[..] The Stone is mystic, or secret, because it is found in a secret place, in an universally despised substance where no one looks for the greatest treasure of the world. Hence it may well be called The HIDDEN STONE.

In the philosopher’s stone is symbolized the power or love. And what is love ? If the sweet flower of love dwells within the hu-man Soul, it will affect others, who will feel its Divine influence as it goes on permeating one’s own being. Those who cultivate the power of love possess this stone to which we have referred. He who is pure in love, who has the power of pure love within, he will know that man is the richest who can limit his wants to his means. The true philos-opher’s stone is the science of all philosophy, to realize the fact that man requires little whilst on earth, as he is not native to the earth. He is a child of heaven, a son of God, and the true man ever seeks to be in atone-meat with God, one in purpose with Him, and ever desir-ing the salvation of all from ignorance to knowledge, from materiality to holiness and Spirituality, or the revelation of the God-Nature.

To him that overcometh will I give to eat of the hidden manna , and will give him a whitestone “( the “ Philosopher’s Stone ? ” ) — “ and in the stone a new name written , which no man knoweth saving he that receiveth it” — Book Of Revelation.

Within the Arc , the magic wand , of prophecy was waiting : the key to all the hidden meanings of the present, future, past.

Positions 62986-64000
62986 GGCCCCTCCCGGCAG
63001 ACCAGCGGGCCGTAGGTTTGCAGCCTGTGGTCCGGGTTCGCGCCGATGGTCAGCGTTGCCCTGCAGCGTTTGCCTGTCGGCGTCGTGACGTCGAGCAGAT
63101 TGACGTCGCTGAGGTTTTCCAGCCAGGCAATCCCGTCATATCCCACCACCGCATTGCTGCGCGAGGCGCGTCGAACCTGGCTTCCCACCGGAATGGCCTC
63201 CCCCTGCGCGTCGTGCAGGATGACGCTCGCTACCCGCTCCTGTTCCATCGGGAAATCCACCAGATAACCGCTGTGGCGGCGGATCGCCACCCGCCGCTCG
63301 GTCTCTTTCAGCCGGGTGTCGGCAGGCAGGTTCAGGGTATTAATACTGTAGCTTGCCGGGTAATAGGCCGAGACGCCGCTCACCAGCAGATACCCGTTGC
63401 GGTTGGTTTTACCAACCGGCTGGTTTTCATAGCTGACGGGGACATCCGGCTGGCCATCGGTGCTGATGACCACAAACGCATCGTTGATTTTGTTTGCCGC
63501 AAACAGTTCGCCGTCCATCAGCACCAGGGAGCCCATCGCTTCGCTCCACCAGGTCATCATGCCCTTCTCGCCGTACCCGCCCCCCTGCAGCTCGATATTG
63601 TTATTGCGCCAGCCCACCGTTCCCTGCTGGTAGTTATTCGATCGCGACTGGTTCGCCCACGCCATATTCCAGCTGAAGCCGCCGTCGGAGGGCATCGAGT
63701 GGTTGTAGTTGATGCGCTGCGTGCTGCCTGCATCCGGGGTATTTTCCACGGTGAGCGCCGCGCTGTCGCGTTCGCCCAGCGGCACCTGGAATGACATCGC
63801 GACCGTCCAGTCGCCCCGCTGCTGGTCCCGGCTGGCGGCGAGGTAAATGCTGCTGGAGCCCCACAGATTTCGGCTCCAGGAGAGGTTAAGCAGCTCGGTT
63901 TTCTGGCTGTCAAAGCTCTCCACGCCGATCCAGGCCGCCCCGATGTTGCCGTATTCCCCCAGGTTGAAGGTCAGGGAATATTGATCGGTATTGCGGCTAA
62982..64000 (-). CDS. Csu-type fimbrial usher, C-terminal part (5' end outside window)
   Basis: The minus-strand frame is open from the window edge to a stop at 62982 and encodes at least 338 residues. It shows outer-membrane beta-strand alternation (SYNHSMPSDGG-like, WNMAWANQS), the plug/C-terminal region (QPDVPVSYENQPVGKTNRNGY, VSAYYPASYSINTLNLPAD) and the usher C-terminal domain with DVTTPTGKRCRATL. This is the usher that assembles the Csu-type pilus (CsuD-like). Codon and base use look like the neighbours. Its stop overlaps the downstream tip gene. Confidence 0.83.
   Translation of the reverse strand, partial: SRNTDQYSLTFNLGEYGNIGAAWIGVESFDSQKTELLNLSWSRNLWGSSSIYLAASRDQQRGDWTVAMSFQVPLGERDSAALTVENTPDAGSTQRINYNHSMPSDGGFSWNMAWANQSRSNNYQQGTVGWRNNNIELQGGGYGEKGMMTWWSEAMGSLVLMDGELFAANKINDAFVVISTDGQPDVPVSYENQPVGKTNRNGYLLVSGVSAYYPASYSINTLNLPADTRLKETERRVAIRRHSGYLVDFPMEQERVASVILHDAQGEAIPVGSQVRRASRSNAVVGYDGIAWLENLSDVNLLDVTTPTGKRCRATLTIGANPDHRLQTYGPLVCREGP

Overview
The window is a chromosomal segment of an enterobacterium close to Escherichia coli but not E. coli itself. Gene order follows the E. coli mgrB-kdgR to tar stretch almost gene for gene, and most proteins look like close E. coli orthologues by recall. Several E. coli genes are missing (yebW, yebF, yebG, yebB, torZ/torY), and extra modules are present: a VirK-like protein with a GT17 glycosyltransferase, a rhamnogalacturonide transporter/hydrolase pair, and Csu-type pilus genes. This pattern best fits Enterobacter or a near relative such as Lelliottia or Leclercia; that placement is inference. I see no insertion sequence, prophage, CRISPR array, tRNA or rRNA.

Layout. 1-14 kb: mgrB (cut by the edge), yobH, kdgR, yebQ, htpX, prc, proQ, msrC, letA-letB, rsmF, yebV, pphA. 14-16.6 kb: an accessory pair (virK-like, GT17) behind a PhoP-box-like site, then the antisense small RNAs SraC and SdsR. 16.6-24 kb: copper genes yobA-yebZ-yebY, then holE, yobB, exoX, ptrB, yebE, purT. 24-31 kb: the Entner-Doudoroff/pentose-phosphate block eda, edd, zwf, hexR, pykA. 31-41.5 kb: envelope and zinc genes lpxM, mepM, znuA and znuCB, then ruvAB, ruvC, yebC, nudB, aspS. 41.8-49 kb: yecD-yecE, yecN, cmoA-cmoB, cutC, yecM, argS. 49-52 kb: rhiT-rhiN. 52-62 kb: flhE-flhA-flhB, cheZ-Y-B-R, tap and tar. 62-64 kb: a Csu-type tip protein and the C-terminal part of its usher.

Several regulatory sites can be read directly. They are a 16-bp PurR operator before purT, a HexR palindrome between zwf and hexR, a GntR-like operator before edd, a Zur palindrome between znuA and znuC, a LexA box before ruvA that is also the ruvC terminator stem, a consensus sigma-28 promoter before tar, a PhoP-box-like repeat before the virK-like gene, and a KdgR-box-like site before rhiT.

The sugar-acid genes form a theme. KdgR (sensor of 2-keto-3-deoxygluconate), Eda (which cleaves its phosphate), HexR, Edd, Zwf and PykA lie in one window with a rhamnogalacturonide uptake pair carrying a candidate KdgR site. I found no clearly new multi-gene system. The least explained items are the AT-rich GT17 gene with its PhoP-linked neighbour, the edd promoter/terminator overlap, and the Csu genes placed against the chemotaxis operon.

The Philosopher’s Stone attempts to reveal the hidden secrets that have bedevilled the philosophers for aeons.

In order to accomplish the change , or purification , which was to transmute the baser into the higher metal , it was necessary to obtain the philosopher’s stone , ” which had the power of instantaneously bringing about the desired end.

Religious alchemists refer to self – knowledge as a key to the hidden secret , the philosophers ‘ stone . ” Know thyself ” was a way to purification that seems to have implied a confrontation with the subject ‘ s own subconscious : man had to face.

We therefore start to understand that the search for the Philosopher’s Stone is not a simple matter of material gain . The Hidden Ingredient Hic lapis est subtus te , supra te , erga te et circa te . This stone is beneath you , above you , Jean – Julien Fulcanelli , The Dwellings of the Philosophers in you , all around you .

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Author: Peter Horttanainen